It also can be used to express the starting point. >> Check *Japanese Word of the Day* in this post to see more examples! <<

The boy was surprised and repeated what the girl said, but he just heard it wrong.
/rakuda ni naritai/
Wanna BE a camel?

*なる /naru/ to be, to become, to get


Thursday, November 6, 2014

の = of ?

How do you "output" your target language? Do you have a language exchange partner? Do you go to a conversation class and have speaking activities? It's great if you have a chance of speaking your target language!

Writing is also good for output. I practice writing Chinese (Mandarin) and Farsi (Persian) on lang-8. I can get many corrections and advice from native speakers, and in return, I check my friend's entries in Japanese. It's very interesting, don't you think so? =)
(How to type Japanese on your laptop)

Today I'm going to tell you about a common mistake in Japanese, which I found through correcting my friend's entries. And it's about one of the Japanese particles! (The particles, AGAIN!)

Here it is, NO! No? No, no, it's the particle の/no/ !! It's mainly used to show possession.

/chichi no kutsushita wa kusai/
My father's socks are stinky.

/kono kusai kutsushita wa chichi no da/
This stinky socks are my father's.

/rouka ni ochitetan dakedo, dareno pantsu/
I found it in the corridor, but who's underpants are these?

In this case, can be directly translated into in Mandarin Chinese.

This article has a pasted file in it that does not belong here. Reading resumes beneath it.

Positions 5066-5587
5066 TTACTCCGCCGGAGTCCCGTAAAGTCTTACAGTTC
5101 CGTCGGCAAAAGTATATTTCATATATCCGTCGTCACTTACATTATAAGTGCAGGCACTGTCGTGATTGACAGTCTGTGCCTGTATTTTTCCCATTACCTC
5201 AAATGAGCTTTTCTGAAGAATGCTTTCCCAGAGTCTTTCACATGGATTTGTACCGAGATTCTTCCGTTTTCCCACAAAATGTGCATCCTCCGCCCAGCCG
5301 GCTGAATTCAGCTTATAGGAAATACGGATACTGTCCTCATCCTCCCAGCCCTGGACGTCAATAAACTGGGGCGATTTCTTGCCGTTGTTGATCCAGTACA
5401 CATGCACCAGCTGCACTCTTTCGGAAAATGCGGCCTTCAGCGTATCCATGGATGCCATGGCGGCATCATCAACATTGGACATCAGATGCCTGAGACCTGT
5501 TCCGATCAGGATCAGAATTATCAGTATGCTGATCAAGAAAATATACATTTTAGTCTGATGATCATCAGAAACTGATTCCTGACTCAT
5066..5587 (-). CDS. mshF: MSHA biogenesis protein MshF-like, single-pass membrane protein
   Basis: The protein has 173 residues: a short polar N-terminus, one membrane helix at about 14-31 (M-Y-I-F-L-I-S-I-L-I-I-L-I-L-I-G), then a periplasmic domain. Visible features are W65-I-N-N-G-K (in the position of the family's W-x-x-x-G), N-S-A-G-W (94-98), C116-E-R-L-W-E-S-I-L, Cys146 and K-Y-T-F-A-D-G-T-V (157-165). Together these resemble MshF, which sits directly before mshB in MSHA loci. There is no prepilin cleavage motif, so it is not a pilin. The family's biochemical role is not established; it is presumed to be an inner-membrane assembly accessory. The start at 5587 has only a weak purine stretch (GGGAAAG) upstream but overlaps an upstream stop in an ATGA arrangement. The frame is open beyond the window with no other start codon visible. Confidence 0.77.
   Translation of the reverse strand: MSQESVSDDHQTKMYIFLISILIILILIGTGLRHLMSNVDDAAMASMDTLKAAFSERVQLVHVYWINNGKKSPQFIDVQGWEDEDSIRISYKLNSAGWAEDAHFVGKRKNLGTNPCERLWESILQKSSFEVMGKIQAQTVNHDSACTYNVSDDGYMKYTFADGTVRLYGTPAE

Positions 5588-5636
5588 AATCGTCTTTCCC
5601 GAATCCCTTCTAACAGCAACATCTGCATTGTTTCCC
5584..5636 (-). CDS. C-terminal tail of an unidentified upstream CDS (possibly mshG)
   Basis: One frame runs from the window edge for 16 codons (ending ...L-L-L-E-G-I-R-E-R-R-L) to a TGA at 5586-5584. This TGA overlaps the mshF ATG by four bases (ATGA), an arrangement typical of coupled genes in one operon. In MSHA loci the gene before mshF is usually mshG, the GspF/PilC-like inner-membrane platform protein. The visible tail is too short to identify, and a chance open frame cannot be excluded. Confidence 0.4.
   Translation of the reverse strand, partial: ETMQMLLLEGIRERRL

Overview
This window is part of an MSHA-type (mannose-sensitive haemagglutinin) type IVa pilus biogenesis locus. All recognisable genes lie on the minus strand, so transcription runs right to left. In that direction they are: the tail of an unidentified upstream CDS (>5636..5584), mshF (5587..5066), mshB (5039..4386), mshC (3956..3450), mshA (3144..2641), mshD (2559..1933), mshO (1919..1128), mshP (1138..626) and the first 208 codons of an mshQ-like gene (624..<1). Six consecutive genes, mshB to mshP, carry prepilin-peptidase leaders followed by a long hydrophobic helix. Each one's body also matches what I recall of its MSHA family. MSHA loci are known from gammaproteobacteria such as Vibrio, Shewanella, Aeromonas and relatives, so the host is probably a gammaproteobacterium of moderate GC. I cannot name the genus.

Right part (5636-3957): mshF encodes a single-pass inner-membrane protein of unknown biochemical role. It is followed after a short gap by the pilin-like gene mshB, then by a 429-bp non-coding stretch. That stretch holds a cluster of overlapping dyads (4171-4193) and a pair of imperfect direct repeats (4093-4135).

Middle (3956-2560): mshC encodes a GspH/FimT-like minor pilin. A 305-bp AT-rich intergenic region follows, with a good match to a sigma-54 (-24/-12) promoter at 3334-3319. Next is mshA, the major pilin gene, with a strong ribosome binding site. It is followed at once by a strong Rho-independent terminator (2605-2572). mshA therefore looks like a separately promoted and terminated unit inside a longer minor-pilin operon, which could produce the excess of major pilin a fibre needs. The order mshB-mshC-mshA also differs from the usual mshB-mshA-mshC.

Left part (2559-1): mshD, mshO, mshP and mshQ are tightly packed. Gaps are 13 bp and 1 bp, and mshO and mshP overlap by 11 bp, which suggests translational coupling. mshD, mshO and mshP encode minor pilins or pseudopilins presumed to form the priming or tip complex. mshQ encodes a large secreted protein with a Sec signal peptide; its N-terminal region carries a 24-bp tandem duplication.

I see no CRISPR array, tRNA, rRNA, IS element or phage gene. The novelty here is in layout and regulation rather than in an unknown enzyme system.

父             靴下

father         's              socks

爸爸            的             襪子

If you're mother tongue is Mandarin, you have to mind that can't be always translated into in Japanese. in Mandarin is inserted between the adjective and the noun, but it's different from Japanese grammar.

臭い             靴下

stinky                          socks

很臭            的             襪子

You see, 臭い靴下 is wrong. By the way, if it's na-adjective, you should put な before the noun.

完ぺき          靴下

perfect                       socks

很完美          的          襪子

I wonder, how do your language connect the adjective and the noun? Simply putting them together like English, or put particles between them like Chinese? Or, is the noun come before the adjective like Persian? =D

Anyway, here're some other functions of Japanese particle !!

(1) Preposition
/basu no naka ni keitai wo wasurete shimatta/
I left my mobile on a bus.

/toshokan no yoko ni oishii raamen-ya ga aru/
There's a nice ramen shop beside the library.

(2) The one
/kami ga nagai no ga watashi no imouto desu/
The one who has long hair is my younger sister.

/motto chiisai no ga hoshii desu/
I want the one which is smaller.

/sakki naite ita no ha dare desuka/
Who's the one that was crying a short time ago?